The body and especially the brain, needs sugar to ensure that you have the necessary energy to keep going. But sugar is rather a big molecule, so it needs a little help to cross the cell membrane and get inside of the cell.
The sugar gets into the cells via a special “glucose gate”. Under normal circumstances the gate is bolted closed. The key which opens the gate is the molecule called insulin.
The insulin story
When you eat foods that containing carbohydrates (sugars). The foods get digested and the resulting sugar molecules get released into your blood.
Special sensors, located in the pancreas, detect that you have just eaten something and the sugar levels are rising. It is not good for the sugar levels to be too high, because the sugar molecules will attach to proteins forming glycosalated proteins, which can cause damage if they accumulate.
A secial group of cells in the pancreas, called the Islets of Langerhans, respond by producing insulin.
The insulin then travels round your body and unbolts the glucose gates. When insulin “turns” the key, the gate opens and the sugar molecules are able rush inside.
Once inside the cell, the cell will either use the sugars to fuel the reactions in the body, or if you already have enough energy, it will store the sugar for later. Depending on how much extra sugar there is, the sugar can be stored as glycogen (the human equivalent of “starch”) or as fat.
The amount of insulin released is proportional to the amount of carbohydrate / sugar you eat.
The more “sugar” you eat the more insulin is released. The more insulin released the more fat is stored.
The trouble begins when you are always eating carbohydrate so there is always lots of insulin.
Insulin in excess
Remember when you were a child and your mother would constantly be telling you to tidy your room, do this, do that ........ You probably got to a point where you knew she was talking to you, but you actually weren’t hearing her. The same thing happens to the cells in your body. They just get sick and tired of “listening” to the insulin so slowly but surely the stop listening and your become insulin resistant.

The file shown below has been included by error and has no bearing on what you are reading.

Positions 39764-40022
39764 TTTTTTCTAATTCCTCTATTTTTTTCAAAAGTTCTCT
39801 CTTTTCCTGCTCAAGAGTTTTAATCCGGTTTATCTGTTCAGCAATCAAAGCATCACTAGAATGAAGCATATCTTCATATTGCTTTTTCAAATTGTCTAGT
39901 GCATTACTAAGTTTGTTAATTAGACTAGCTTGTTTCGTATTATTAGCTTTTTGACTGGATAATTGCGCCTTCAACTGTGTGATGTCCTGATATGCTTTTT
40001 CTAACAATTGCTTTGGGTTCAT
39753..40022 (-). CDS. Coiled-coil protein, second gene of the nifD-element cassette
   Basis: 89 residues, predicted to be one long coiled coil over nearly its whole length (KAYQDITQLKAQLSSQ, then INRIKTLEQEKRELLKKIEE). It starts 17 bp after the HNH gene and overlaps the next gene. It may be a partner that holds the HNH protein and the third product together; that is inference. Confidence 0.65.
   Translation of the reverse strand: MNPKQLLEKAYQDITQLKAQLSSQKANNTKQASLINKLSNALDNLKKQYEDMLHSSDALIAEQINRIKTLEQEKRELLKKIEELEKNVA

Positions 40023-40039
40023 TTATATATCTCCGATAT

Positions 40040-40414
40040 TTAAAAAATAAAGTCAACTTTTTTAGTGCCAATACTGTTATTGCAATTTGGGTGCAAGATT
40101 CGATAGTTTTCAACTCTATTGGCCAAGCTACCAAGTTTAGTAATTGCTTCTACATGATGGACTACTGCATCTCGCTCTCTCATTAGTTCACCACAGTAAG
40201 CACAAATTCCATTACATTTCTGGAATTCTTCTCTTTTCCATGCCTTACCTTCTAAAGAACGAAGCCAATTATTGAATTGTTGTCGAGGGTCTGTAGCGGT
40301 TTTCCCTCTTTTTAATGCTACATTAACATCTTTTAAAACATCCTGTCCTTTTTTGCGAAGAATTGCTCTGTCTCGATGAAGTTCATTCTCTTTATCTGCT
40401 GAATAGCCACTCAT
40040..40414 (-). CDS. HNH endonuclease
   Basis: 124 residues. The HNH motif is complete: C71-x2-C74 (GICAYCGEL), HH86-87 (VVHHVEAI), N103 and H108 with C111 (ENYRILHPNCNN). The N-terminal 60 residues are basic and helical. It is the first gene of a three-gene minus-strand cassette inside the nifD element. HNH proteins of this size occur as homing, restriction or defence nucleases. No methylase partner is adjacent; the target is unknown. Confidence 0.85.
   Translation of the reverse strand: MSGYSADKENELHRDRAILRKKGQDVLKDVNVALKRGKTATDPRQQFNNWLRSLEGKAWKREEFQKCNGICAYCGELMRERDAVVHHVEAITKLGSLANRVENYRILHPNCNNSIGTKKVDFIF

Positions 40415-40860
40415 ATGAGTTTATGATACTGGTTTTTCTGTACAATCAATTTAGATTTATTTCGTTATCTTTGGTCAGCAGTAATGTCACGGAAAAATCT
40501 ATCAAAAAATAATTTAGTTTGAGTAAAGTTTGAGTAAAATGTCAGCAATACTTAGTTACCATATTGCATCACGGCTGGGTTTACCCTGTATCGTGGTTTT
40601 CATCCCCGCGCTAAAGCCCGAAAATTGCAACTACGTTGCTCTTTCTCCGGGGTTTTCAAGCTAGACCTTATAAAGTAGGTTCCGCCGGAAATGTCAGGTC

This sets up a vicious circle of events. You eat more carbohydrate, the sugar levels go up, your pancreas produces insulin – nothing happens, so it produces more insulin. You produce a little too much insulin, so your sugar levels drop and you end up craving “sugar”.
The extra insulin causes the extra sugars to be stored as fat, so high insulin levels (hyperinsulineamia) puts on the pounds. You particularly get fatter around your belly.
High insulin levels contribute to health problems associated with the modern lifestyle including obesity, high cholesterol, cardiovascular disease and cancer and your pancreas may eventually “break” resulting in type II diabetes.
Rein in the insulin
Insulin sensitivity is vital to keep the metabolism in check and thus avoid metabolic disturbances associated with Syndrome X.
Since carbohydrate laden food, triggers the release of insulin – a simple way to keep insulin levels down is to limit the amount of carbohydrates consumed.
The ability of foods to spike sugar levels and therefore insulin levels vary. Two factors influence the degree of sugar spike – the amount of a carbohydrate as well as the carbohydrate package (how it is put together). Foods that have a low glycemic index are foods that don’t cause such a big sugar spike and therefore don’t cause a big insulin spike. High glycemic foods dump sugar quickly into the blood stream and so raise insulin levels.